He’s right; I did miss Christmas, but only because after considering his offer of a countryside Christmas for about a week I realised that you probably shouldn’t have Christmas with an ex-boyfriend. How on Earth would I explain that to my nosy colleagues?
    “So, Christmas with the ex?”
    “Yes.”
    “…Are you getting back together?”
    “No.”
    And then usually they say something like “You seemed like a lovely couple” and I desperately want to slam their head in the photocopier.
    I grab the cheap red wine from the floor of the passenger’s side and get out of my freezing car. Through the thick red curtains in the window I can see there’s lights on in the main room, and just before I ring the doorbell I hear a smattering of laughter that I vaguely recognise.
    Luke opens the door as eagerly as always. He is wearing a grey jumper with blue wintery designs on the shoulders and sleeves, and dark trousers – I can’t tell if they’re navy blue or black in the lack of light.
    “Hiya Liv,” he says, digging one hand in his pocket nervously. I raise my eyebrows. “How was the drive?”
    “Shit,” I say, faux-cheerily. I thrust the bottle of wine into his chest. “Here, sorry I missed Christmas.”
    I put my boot up onto the narrow porch, desperate to get out of the cold, but he seems to hesitate. I push towards him, expecting him to move out of the way, and just as I’m about to stand right up next to him, he takes an awkward step back.
    “Er, let me take your coat.”
    I shrug off my plum Whistles coat and throw it towards him. He catches it clumsily and drapes it over the arm holding the wine.
    “Wait here a min. Can I get you a drink?”
    “I’ll have some of my wine.” I’m checking the walls of the hallway: mushroom grey, curved up to meet the ceiling, two of those chunky wooden box frames into which Luke has put an array of pictures. There’s one of his mum, one of his brother Steve in his graduation cap and gown, some older people I don’t know, and in the one on the left hand side there is a small picture of him and me at a party someone threw while we were at Uni. I’m sitting on his lap. The person taking the photo didn’t know that Luke had his hand up my skirt.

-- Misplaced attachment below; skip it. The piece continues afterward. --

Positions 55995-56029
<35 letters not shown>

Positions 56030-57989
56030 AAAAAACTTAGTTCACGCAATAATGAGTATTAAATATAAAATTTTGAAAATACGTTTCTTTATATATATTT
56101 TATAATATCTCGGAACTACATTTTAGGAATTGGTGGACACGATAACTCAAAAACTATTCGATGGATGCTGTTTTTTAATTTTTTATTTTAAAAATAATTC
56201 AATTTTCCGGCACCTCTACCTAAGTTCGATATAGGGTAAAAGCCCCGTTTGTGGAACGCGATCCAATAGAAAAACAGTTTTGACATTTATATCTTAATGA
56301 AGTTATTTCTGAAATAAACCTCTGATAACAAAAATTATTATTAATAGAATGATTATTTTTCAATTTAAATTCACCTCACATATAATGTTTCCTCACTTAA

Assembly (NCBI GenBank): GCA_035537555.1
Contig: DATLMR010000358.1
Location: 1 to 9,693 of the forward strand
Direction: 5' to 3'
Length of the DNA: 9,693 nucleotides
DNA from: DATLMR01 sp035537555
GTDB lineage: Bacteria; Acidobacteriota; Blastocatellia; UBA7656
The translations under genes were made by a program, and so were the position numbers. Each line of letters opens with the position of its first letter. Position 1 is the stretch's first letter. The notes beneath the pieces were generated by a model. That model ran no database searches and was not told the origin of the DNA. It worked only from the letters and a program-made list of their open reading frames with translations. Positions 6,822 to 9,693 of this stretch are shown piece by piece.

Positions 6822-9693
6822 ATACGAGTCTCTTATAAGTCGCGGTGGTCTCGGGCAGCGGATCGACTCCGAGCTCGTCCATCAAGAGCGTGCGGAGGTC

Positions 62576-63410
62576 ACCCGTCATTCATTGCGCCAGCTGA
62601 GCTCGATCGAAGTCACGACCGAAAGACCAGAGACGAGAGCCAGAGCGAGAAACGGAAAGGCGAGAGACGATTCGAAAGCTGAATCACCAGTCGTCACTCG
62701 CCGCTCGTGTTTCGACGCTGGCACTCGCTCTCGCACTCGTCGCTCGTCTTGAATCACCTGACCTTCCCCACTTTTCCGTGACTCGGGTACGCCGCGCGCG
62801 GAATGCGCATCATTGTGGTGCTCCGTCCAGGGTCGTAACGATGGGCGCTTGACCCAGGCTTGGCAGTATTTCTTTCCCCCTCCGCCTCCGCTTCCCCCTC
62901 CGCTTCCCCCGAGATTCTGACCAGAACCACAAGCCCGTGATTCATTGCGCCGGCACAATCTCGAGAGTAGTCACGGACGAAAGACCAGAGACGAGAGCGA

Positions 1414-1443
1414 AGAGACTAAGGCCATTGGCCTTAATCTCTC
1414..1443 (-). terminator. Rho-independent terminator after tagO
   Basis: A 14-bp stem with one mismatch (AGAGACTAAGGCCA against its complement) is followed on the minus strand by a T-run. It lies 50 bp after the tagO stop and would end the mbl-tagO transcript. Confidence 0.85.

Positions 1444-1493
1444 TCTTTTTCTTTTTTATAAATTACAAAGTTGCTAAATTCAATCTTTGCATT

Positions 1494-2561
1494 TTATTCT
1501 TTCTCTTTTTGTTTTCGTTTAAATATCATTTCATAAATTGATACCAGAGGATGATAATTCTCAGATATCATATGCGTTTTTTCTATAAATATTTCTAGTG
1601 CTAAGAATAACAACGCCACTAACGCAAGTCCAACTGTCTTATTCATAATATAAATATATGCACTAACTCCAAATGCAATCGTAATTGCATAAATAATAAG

He comes back down the hallway with a glass that he’s clutching as if it was scooped from the Fountain of Youth. He hands it to me delicately and slides a hand behind me, placing his palm flat in the small of my back. His hand is trembling. Maybe he’s going to try and make a move on me.
    Before I can decide whether or not I’m going to throw him a yuletide quickie, he leads me into the living room.
    For a moment, all I can see is a huge triangular tree-shaped blob before I am blinded by bright lights. I throw my arm over my face.
    “God, why the hell is it so bright in here?” I say, and the end of my sentence is interrupted by a tiny gasp. I move my arm away slowly, revealing a Christmas tree in front of the big window to be the source of the dazzling light. Stood around the tree, illuminated from behind like the angels that appeared to the shepherds in Bethlehem, are the two biggest bitches in the entire world.
    The wine glass slips from my hand and falls onto the carpet with a dull ring that echoes around the silent room.

Leave a Reply

Your email address will not be published. Required fields are marked *

Novel Kicks is a blog for story tellers and book lovers.

Facebook
Twitter
Google+
Pinterest
LinkedIn
INSTAGRAM
RSS
Follow by Email
Book Club
Book Club
Twitter
Poll
Archives
Categories